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Old 11-15-2019, 06:46 PM   #1
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Default Class B / B+ or C Chassis RVís

Class B / B+ or C Chassis RVís



Hello B Forum Users - Seems that lately there been a lot of interest in B+ RVs - Many manufactures who offer both B & B+ models, have seen the market moving towards B+ RVís, since they offer the same ease of driving, yet offer many living advantages over a smaller Class B RV.



While the Pencil-Pushers at RVIA - And other organizations refuse to acknowledge there is such a thing as a B+, I assure you they are alive and well and becoming a major player in the RV market. Surely, a Class B+ motorhome has a distinct difference from class C, since most Cís are built on heavy duty E350-450 van and truck chassis with a eight foot rear axle track. In my best summation, the biggest advantage of a B+ RV is; it handles better than a Class C RV and offers more livability and storage over a Class B.






As the images above show - When I put my two vans nose to nose, both the B and B+ models are very similar in design. Most important, the B+ offers more livability thanks to its dedicated sleeping arrangement, walk in shower, larger living quarters, plus allows for higher water capacity.



Another advantage is storage - A major disadvantage of a B is is they offer little to no space for storage, where some B+ models such as my LTV shown offers more storage than some smaller class C or A models.
While Iíll be the first to admit, Class B vans have their own following and surely not every owner uses his van for camping. However, if camping is one of your uses, a B+ RV might be an option since it can be used as a daily driver for work or used as a second vehicle for entertaining, shopping or even going to a local park for the day.






I happen to own both - A Midwest Sprinter 4x4 as well as a LTV B+. The Midwest conversion retains the great look of a stock fan, it still offers the convenience of being used as a camper as well. Since many B and B+ models are built on on the same chassis, they handle very similar.
The only exception when it comes to chassis handling, is the Ford Transit chassis has an edge in stability over the Sprinter since it incorporates a low slung chassis design, low profile tires, and slightly wider rear axle track.



While Iím certainly not insinuating anyone should dump their B for a B+, what I am saying is; if your plans include some serious camping, a class B+ RV will offer the Bís ease of driving, yet the livability of a type C RV.

When it comes to Appearance - As these images show, a B+ RV looks as sharp and in some cases even better than a standard van, yet they retain a traditional van look with its slender width and low overall height.



Some larger B+ RVs - Built on Sprinter and Transit ďCab and ChassisĒ such a Winnebago View or Tiffin Wayfarer with their tall over-head sleeper, end up entirely too tall and top heavy for these smaller van chassis. Their narrow rear axle track results in poor handling when it comes to roll moment which can be a safety hazard.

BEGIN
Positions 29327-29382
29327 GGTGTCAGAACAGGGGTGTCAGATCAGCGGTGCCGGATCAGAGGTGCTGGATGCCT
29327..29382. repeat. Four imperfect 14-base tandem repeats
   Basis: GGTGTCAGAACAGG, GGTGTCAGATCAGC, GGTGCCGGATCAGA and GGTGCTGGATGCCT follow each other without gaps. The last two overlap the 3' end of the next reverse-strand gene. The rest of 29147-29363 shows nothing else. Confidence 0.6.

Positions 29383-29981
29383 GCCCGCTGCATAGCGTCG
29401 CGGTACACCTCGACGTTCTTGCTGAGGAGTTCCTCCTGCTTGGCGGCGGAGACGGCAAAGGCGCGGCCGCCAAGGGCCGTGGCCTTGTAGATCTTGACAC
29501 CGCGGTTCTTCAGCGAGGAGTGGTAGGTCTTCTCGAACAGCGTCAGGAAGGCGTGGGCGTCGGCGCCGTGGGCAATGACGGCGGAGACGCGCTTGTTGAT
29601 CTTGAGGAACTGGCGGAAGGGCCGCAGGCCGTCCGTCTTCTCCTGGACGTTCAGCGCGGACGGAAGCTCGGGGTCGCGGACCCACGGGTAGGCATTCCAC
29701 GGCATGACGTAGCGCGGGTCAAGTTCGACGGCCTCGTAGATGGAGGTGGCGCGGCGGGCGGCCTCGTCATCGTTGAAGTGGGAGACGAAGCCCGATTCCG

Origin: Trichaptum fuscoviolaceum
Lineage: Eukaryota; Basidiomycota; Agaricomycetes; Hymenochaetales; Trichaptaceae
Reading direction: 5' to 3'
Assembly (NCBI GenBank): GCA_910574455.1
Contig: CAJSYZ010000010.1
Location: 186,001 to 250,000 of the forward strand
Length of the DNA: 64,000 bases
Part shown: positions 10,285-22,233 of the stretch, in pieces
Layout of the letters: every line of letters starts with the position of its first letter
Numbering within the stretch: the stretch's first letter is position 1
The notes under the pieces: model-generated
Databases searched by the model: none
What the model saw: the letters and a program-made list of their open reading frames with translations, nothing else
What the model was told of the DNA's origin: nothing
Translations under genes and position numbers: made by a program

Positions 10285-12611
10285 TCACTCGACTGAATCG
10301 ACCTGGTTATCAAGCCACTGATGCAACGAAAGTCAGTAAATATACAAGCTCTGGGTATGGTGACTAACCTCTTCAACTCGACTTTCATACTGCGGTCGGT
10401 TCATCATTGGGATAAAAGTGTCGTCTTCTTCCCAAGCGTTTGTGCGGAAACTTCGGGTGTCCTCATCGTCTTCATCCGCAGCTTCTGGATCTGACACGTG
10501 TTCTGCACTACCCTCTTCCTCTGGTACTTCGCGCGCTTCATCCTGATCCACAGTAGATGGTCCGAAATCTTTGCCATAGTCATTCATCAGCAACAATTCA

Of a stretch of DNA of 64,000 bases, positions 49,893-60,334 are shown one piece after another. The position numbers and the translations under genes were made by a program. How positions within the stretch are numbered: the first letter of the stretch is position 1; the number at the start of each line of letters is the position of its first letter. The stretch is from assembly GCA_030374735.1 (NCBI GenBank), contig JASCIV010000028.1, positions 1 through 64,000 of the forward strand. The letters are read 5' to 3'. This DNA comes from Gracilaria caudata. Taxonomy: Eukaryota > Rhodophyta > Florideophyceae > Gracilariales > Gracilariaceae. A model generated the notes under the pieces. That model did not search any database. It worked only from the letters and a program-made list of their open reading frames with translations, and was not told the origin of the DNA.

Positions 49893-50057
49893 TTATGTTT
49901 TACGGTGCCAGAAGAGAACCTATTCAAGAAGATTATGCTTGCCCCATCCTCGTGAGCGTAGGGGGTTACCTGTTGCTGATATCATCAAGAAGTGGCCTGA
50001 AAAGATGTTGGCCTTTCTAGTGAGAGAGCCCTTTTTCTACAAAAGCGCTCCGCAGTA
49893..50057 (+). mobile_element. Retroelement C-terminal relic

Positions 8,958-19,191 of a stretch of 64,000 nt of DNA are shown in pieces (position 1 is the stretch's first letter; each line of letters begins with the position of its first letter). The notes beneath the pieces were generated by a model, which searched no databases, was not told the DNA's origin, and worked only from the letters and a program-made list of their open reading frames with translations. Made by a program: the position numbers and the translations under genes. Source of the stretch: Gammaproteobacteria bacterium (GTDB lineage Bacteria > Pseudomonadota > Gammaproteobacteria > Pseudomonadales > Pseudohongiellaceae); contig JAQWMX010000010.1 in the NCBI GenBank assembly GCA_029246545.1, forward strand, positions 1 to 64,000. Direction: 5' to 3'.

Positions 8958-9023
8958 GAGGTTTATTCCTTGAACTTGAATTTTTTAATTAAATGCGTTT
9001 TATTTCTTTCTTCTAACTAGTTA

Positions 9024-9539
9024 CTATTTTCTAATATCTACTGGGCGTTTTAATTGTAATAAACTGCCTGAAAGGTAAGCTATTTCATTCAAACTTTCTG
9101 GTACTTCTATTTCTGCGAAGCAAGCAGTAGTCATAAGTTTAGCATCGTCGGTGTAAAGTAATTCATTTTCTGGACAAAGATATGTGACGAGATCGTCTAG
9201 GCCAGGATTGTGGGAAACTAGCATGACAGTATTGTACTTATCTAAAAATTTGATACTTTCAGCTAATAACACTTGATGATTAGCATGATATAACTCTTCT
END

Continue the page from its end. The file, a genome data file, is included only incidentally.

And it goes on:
Even though these RVís such are considered Type C RVís, they do not offer a ďRealĒ Type C heavy duty chassis such as Fordís hefty E 350-450 chassis, with good load capacity and a 8 foot rear axle track.



The truth of the matter is - Instead of building these RVs on heavier Ford and Ram chassis, manufactures instead use lighter weight van chassis to save cost, resulting in the RV being overloaded in weight, height and width. In fact, these RVs are so close to maximum weight, if you were to add the weight of a few passengers, you would be over gross weight. This is the primary reason many B+ RVs do not offer seat belts on the rear seating, since it would push the weight over the limit.

If happen to be looking for a ďRealĒ Type C motorhome - I would recommend nothing less than a Ford or Ram truck chassis with a good diesel engine. At Hershey, I found these heavy duty Type C units selling for only $135K with a Powerstroke or Cummins engine, which is pretty much the same money as some B or B+ models. My favorite Type C is the 4x4 shown below.



Ultimately only each owner - Will determine which chassis will work best for them. If youíre considering a new van for camping and concerned about the room, a B+ might be a good choice since it offers extra convenience when camping, plus can still be used as a second vehicle.

If you happen to be Shopping - For a new B or B+ RV, be extra careful since the pricing of RVís are now off the scale. Possible the biggest rip-off of any B+ RV made, is hands down the Airstream Atlas, this B+ RV is built on a $35K Sprinter chassis, retails for $250K + and sells for an insane price of $200,000 - yet almost identical as other B+ RVís selling for half the price.

Regards - Mike Mas

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Old 11-15-2019, 07:20 PM   #2
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Thread moved to "B+" section.
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